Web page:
Like the other government-backed home loans, VA loans are focused on helping borrowers purchase primary residences. The VA loan program isn’t intended to help people build an empire of rental properties or vacation homes.
That’s a big reason why VA loan entitlement is a finite amount. You can certainly buy a home with a VA loan, live in it for a while, and then look to rent it out. But each time you purchase a home, a portion of your VA loan entitlement gets tied up with the property.
That, in turn, limits your $0 down buying power and, ultimately, how many active VA loans you can have at one time. In most cases, you would need to repay the original loan in full and dispose of the property to restore your full VA loan entitlement.
But there is a one-time exception that allows VA buyers to purchase a home, hold onto the property, and later regain access to their full VA loan entitlement. It’s known as the one-time restoration of entitlement.
With the one-time VA entitlement restoration benefit, it’s possible to buy a home that ultimately becomes a vacation home or a rental property and then turn around and restore your full VA loan entitlement for another purchase.
That’s a big deal because, in most places, qualified buyers with full entitlement can borrow as much as a lender is willing to extend them before having to factor in a down payment. Without the one-time VA restoration of entitlement, you’d either have to get rid of the home or rely solely on any remaining VA loan entitlement you have.
Buying with less than full entitlement can involve down payments and minimum loan amounts, and in some cases, it’s possible to use up all of your VA loan entitlement with that first purchase.
So being able to buy a house, keep a house, and regain access to your full $0 down purchasing power is a huge benefit.
But there are a couple of big caveats with one-time restoration.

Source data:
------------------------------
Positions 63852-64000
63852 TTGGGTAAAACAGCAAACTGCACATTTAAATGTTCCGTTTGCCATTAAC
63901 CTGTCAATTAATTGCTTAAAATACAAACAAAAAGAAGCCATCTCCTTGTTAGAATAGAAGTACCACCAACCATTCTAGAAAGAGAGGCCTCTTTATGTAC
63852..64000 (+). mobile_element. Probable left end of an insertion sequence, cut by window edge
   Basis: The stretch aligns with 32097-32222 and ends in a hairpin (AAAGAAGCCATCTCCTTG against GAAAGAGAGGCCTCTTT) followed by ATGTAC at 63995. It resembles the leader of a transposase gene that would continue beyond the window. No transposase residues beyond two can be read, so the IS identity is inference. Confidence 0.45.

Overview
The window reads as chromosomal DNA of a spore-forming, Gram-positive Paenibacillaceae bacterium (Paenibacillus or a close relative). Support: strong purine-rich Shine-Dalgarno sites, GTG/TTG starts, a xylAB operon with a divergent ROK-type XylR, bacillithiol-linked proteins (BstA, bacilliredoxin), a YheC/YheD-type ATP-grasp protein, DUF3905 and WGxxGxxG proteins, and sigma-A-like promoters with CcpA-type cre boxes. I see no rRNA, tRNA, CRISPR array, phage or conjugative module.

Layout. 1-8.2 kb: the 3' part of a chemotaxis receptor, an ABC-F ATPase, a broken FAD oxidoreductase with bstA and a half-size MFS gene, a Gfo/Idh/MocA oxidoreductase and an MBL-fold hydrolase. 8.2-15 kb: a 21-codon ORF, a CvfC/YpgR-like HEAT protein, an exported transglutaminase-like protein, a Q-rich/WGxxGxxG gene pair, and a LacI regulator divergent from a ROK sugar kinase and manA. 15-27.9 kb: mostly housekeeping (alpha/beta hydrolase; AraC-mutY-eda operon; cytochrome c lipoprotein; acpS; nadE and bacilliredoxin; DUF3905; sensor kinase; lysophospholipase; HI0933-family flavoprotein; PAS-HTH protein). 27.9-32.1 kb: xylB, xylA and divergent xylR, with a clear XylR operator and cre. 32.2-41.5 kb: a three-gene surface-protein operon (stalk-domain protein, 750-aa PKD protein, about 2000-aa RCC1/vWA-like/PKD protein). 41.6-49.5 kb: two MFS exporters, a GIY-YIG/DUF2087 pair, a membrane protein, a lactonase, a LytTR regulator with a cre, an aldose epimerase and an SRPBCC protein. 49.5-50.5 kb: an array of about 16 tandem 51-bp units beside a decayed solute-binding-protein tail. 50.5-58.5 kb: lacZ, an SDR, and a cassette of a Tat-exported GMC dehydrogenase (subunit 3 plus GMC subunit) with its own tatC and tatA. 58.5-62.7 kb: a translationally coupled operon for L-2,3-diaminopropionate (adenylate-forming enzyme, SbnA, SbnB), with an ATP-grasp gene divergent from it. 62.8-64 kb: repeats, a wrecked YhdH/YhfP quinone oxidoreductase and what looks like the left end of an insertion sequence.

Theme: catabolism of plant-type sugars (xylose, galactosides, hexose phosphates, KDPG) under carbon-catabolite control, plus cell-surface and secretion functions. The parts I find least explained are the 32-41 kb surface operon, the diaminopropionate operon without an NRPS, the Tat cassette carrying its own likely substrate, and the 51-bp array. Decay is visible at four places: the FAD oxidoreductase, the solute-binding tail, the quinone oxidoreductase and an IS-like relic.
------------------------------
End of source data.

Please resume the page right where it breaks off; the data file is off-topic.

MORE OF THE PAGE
The first is that you can only seek the restoration if you’ve repaid the original VA loan in full. You would either need to live in the home until you repay the entire mortgage (often 15 or 30 years) or, more commonly, to refinance the VA loan into another loan type. The refinance repays the original VA loan, allowing veterans to keep the property and consider the one-time restoration as an option.
Keep in mind you don’t necessarily need to restore entitlement to purchase again in a situation like this. Would-be buyers may be fine relying solely on their remaining, second-tier entitlement.
Talk with a Veterans United loan specialist about your specific situation and what might work best.
The second big caveat with one-time restoration is more about using the VA loan benefit moving forward.
Once you obtain the one-time restoration, your Certificate of Eligibility will always have a notation about it. From that point forward, if you want to restore your VA loan entitlement, VA requires borrowers to get rid of all properties obtained with a VA loan.
That means you’d have to sell any and all homes you’ve purchased using the benefit.
One-time restoration of entitlement offers some significant benefits to VA homeowners. But there can also be some strategy involved in terms of when and how best to utilize it.
You can talk with a Veterans United loan specialist at 855-259-6455 about your particular homebuying goals to get a sense of what might work best for you.
A VA loan is a mortgage option issued by private lenders and partially backed, or guaranteed, by the Department of Veterans Affairs. Here we look at how VA loans work and what most borrowers don’t know about the program.
VA loans allow Veterans to have a co-borrower on the loan. Here we break down co-borrower requirements and provide common scenarios around co-borrowing and joint VA loans.